People can become addicted to drugs no matter their handicap, disability or personal physical challenge. This sometimes makes individuals particularly more susceptible to becoming involved in substance abuse, because of the various challenges that this can bring about in the person's life. This is true for individuals in the deaf and hearing impaired community as well, and treatment for substance abuse and addiction is sometimes required. Deaf or hearing impaired persons will need ASL or other assistance as part of their treatment needs, and there are drug and alcohol treatment programs available which cater to these needs. Professional treatment counselors who know ASL and can provide other necessary assistance to deaf or hearing impaired substance abusers.
Medicaid is a type of health insurance which is offered to individuals in certain low-income tax brackets. Eligibility for Medicaid depends greatly on income and other factors such as whether or not the person has dependents and if they receive any other financial assistance. Medicaid may possibly even cover the costs associated with drug rehab, and there are a lot of drug and alcohol treatment programs throughout the country which are covered through Medicaid. Most drug and alcohol rehabilitation facilities which are covered through Medicaid may only deliver a limited treatment curriculum and may only supply such treatment on a short term basis, usually 30 days or less. People who have Medicaid should look for which programs cover the greatest amount of treatment for the most amount of time to reap the full benefits of a Medicaid rehab program.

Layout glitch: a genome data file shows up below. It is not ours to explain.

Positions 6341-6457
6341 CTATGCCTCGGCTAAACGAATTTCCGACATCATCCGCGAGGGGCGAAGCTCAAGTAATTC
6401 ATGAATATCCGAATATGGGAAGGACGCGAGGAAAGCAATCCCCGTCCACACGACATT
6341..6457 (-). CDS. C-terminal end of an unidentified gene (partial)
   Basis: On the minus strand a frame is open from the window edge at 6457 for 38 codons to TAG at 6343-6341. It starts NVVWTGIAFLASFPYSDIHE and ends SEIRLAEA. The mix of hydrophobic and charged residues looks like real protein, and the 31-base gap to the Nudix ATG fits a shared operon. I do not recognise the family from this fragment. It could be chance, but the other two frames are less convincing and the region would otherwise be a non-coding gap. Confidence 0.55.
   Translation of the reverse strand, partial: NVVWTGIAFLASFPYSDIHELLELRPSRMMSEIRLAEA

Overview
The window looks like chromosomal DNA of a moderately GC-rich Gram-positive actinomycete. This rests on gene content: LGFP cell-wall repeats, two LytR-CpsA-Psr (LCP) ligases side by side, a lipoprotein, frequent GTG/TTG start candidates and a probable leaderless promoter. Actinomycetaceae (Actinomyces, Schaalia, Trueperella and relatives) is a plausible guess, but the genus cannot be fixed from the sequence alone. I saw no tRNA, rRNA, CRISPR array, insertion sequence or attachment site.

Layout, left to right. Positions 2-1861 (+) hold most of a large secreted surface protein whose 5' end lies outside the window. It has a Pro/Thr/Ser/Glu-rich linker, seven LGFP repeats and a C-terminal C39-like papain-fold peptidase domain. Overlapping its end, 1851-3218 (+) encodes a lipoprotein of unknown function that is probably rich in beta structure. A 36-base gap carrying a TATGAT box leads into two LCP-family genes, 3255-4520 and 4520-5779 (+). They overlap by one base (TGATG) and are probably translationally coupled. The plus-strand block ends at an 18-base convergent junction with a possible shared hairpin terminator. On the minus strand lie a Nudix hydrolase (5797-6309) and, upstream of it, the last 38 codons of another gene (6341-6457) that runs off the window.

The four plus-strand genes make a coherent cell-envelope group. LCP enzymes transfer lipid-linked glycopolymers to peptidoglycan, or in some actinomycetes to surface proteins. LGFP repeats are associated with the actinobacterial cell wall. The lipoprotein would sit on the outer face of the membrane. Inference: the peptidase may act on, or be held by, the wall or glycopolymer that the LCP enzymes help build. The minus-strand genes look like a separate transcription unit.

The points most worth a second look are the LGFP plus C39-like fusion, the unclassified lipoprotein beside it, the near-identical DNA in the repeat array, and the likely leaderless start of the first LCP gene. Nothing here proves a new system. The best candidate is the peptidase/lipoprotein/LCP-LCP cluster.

Drug addiction and alcoholism affects many older Americans and seniors, and this issue continues to grow as each year passes. Seniors who are covered by Medicare, an insurance plan funded through the federal government for Americans in this age bracket, can use their Medicare benefits to receive treatment services for addiction at a wide variety of drug and alcohol rehab centers around the country. Medicare covers both inpatient and outpatient rehab programs, and seniors who wish to receive treatment can consult with their primary care physician to choose a rehab program covered by Medicare which would fit his or her particular needs.
Some people are covered through state financed insurance because they fail to meet the eligibility requirements for Medicaid. Some states however offer state financed health insurance to those who cannot afford private health insurance. State financed health insurance programs will in some cases cover the costs associated with substance abuse treatment at a wide variety of drug rehabilitation centers around the country. State financed insurance other than Medicaid may cover both inpatient or outpatient drug rehab providers. To find out which rehabilitation facilities will accept state financed insurance, consult a drug and alcohol treatment advisor.